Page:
370454 Joginder Tuteja

Yeh Laal Rang Music Review



You expect a rustic soundtrack from Laal Rang, considering the fact that the film is based out of Haryana. Moreover, since it is an offbeat affair, one doesn't hunt for commercial music that would set the charts ablaze. Vipin Patwa, Mathias Duplessy and Shiraz Uppal compose while Mange Ram Koch, Dushyant Kumar, Shakeel Sohail, Kausar Munir and Vikas Kumar contribute with lyrics.


Vipin Patwa composes and sings Mange Ram Koch written 'Bhaang Ragad Ke' with Vikas Kumar joining in as the vocalist. There is a trance element added to this haunting piece that has a 'desi' beat to it and does catch your attention due to its interesting hook. A Haryanvi number, it has limited appeal though and is mainly for the film's narrative.

The 'desi' flavor continues with Mathias Duplessy composed and Dushyant Kumar written 'Bawli Booch'. The phrase is quite common in Haryana and the manner in which Vikas Kumar sings this one, you are quite sure that the youngster belongs to the region. Yet another situational number which stays entirely in the Haryanvi zone. What works in its favor though is its happy feel.

There is a break of sorts though from Haryana with Shiraz Uppal putting together a romantic number 'Mera Mann'. With a Sufi flavor to it, this Shakeel Sohail written number doesn't break any new grounds and stays in the zone that has been left far behind by Emraan Hashmi almost 3-4 years back. Kashif Ali and Shiraz Uppal sing this one well but one doesn't see this one covering much of a distance.

Haunting sound of a guitar kick-starts the proceedings for Kausar Munir written 'Aye Khuda' that is sung by Mukhtiyar Ali and Sameer Khan. A fusion track, this one is composed by Mathias Duplessy and has sad undertones to it which does try to find an elevation as it progresses, but doesn't do much.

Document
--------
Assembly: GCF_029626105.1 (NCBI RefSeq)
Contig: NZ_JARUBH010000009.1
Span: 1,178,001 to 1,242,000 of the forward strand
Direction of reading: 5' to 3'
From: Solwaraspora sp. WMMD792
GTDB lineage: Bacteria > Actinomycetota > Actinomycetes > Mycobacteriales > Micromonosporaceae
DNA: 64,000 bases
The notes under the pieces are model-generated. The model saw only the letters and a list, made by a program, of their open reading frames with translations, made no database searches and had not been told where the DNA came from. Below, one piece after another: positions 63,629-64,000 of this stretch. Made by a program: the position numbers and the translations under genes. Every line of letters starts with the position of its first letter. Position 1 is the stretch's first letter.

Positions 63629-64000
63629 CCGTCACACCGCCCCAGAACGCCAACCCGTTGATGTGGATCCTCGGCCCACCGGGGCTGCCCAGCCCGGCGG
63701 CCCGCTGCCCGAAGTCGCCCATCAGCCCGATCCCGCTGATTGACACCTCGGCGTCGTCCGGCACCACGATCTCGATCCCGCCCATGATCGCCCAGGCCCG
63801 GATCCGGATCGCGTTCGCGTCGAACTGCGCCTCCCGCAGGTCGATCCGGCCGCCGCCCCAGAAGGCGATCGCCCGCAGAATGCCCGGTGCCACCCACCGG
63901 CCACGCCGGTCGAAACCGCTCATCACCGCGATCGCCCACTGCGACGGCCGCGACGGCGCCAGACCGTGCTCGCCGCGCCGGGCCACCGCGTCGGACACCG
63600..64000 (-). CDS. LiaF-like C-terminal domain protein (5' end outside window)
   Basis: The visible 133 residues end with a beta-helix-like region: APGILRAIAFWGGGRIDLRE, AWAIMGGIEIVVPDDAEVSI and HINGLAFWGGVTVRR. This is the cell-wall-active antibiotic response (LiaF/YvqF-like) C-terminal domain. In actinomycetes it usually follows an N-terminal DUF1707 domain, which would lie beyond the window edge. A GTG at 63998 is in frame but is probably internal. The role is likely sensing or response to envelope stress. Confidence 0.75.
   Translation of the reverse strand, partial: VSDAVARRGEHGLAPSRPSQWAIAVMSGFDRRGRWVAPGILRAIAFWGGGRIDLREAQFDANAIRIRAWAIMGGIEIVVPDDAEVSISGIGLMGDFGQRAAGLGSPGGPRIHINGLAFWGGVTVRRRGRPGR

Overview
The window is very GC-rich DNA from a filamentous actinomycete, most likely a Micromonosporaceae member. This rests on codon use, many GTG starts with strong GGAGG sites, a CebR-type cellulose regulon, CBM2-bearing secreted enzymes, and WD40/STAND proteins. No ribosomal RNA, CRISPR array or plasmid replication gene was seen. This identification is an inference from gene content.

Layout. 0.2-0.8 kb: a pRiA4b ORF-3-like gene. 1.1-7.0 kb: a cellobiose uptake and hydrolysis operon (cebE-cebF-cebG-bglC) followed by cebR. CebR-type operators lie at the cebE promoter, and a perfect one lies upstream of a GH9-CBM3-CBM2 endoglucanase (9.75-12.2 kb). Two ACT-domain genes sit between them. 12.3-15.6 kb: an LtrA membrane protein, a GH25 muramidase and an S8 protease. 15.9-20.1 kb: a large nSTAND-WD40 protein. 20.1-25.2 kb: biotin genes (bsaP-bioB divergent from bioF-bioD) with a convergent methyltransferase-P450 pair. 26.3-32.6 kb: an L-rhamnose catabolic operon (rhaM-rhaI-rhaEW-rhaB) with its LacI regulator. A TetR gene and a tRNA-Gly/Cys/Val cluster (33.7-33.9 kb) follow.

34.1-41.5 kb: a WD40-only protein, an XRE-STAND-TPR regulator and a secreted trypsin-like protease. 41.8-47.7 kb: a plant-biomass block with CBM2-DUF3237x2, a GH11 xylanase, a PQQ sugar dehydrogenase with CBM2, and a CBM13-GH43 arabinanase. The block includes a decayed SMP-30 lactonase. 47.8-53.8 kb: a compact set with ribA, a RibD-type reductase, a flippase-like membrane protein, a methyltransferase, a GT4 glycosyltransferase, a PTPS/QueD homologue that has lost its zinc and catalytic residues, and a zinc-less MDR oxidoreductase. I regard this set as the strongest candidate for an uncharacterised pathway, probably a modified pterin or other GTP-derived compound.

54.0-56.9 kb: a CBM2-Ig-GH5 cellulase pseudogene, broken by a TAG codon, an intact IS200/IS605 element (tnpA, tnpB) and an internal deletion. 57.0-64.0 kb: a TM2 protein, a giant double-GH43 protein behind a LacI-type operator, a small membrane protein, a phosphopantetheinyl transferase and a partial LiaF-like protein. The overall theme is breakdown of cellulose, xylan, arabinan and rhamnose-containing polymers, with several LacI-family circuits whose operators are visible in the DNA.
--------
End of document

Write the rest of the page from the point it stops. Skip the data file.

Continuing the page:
The composer, lyricist, singer team (sans Mukhtiyar Ali) continues to move ahead with 'Laali' which actually turns out to be a better outing. Working well with the core theme of the film (which is about blood racket), it is haunting, though again restricted by its stage and setting.

Vipin Patwa and Vikas Kumar come together again for 'Kharch Karod' which is actually more entertaining than some of the other songs that have been composed for the album. Staying in a fun zone with the Haryanvi element intact, what works for it is the consistency that it demonstrates right from the 'antara' to the 'mukhda'. Though there isn't much to write about the slower version, this one works just fine.


Laal Rang is different, though restricted by its genre, and hence the reach.


'Kharch Karod', 'Bhaang Ragad Ke'

Yeh Laal Rang 2.0 Joginder Tuteja 20160411